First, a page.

On October 31, the world population will officially reach seven billion
according to the UN. Reaching that historic landmark reminds us of the massive
challenges, including here in the Middle East, created by an ever-increasing
number of humans on the planet.
Growing populations are also driving
another mega-trend – urbanization through migration. In 1800, less than three
percent of the world’s population lived in cities, yet by the end of 2008, this
had risen to more than 50%, and there were 26 megacities (cities of 10 million
or more inhabitants), including Istanbul, Cairo and Kinshasa.
economic success of megacities, governments at every level are preparing for the
growing risks that these massive urban centers pose. For instance, will it be
possible to continually meet the everyday needs of food, water and health, and
also deal with the growing vulnerability of megacities to environmental stresses
exacerbated by the effects of climate change? There is already cause for some
alarm. For instance, the tsunami in Japan this year forced Tokyo to reconsider
its approach to nuclear power and to protecting its cities.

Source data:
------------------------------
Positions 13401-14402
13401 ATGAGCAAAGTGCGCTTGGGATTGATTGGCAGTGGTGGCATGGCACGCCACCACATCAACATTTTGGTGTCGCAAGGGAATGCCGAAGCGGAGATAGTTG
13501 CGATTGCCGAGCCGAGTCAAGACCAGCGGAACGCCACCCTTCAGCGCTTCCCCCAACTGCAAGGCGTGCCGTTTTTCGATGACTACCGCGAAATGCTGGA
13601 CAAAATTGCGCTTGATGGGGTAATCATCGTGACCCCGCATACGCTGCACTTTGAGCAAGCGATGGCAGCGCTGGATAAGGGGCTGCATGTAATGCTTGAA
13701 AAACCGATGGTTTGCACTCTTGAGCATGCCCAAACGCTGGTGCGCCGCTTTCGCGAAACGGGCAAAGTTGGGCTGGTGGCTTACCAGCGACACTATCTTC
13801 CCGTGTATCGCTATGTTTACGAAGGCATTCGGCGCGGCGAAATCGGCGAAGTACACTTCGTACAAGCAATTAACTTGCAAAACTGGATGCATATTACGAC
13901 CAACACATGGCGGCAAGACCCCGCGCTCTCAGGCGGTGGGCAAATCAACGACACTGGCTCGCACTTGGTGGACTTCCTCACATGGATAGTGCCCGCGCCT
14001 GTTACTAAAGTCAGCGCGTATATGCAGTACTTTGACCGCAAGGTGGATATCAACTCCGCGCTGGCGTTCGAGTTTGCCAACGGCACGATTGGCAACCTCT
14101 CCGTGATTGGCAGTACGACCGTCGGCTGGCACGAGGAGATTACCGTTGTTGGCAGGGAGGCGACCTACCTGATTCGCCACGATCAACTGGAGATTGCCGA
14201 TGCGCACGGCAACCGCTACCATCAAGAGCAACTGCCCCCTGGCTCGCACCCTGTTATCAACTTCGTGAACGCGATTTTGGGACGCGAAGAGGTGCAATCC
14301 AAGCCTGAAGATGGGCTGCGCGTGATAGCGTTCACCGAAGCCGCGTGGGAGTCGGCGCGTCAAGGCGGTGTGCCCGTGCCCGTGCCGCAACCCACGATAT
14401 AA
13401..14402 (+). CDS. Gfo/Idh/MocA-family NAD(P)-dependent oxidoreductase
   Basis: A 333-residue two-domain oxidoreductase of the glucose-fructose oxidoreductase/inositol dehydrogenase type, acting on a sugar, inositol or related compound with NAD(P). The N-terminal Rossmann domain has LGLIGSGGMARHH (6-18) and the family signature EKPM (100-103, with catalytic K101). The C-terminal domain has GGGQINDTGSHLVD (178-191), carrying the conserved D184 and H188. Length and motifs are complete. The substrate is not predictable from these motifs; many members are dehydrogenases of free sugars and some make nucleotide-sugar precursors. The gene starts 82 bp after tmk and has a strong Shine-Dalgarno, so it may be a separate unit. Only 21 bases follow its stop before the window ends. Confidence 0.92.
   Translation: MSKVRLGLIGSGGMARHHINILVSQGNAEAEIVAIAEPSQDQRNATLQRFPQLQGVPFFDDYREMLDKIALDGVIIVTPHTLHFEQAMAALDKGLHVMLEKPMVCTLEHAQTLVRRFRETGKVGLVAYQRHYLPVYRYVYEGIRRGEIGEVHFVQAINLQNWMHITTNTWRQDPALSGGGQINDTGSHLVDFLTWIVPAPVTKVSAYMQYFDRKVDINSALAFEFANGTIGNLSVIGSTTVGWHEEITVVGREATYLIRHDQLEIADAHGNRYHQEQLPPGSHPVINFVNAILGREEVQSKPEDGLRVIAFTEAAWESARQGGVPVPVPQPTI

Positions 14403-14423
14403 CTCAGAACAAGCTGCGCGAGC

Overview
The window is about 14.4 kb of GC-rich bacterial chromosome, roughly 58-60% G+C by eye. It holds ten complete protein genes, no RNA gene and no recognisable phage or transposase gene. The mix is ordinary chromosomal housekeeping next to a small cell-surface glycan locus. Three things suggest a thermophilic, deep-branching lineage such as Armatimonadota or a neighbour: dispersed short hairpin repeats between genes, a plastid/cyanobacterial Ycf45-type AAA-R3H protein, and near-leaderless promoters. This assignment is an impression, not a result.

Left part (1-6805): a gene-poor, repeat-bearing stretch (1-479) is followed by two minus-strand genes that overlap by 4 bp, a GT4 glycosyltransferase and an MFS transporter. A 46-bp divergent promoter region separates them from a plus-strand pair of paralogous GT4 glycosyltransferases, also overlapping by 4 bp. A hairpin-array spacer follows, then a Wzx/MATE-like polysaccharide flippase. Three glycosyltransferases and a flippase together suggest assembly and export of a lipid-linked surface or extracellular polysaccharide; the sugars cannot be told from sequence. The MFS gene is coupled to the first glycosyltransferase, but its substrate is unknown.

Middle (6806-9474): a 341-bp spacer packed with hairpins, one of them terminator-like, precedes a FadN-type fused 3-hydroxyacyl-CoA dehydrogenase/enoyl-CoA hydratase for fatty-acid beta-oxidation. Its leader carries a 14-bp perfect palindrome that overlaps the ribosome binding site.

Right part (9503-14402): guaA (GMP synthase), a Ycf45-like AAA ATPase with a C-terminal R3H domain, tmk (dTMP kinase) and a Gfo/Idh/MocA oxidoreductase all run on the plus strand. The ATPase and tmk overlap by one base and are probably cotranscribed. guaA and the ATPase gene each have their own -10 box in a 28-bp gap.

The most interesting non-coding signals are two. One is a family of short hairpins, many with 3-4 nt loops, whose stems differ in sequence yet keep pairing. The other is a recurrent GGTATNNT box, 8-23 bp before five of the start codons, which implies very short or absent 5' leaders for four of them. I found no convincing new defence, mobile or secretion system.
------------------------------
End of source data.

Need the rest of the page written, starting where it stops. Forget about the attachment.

the 2003 heat wave in Paris was so devastating because both the public and
authorities were unprepared for dealing with such extreme weather conditions,
which were exacerbated by building practices, especially the lack of
During the 21st century, megacities across the world
will continue to grow, as will other large urban conglomerations. Energy demands
will increase, as will demand for food, water and other resources.
associated increased carbon emissions are contributing to global warming and
pose their own climate risks. In China, where people are being subsidized to
move from the countryside, cities have grown by a factor of two in only five
years. The local urban “heat island” effect means temperatures in cities are
increasing about three times faster than elsewhere.
THE MAIN risk for
megacities on coastal plains is their increasing vulnerability to rising sea
levels and river flooding, such as those devastating Bangkok right now. There
will be further episodes such as the one in New Orleans six years ago when it
was hit by Hurricane Katrina, without adequate protection and flood warning
In at-risk countries, such as the Netherlands, researchers are
preparing for these type of problems.
For instance, Delft University’s
Hydraulic Engineering Department has been developing a state-of-the-art early
warning and monitoring system, including the effects of subsidence, to protect
The larger the urban area, the greater the damage
that natural hazards can inflict, and increasingly it may be impossible to
protect life and property even if there is a perfect warning system. As a recent
hurricane in Houston showed, despite the known dangers from combined hazards
such as winds and floods, there is now insufficient time to evacuate some cities
safely, even highly developed ones.
So there is a pressing need for
cities to develop emergency refuge areas. In some cases these may already exist.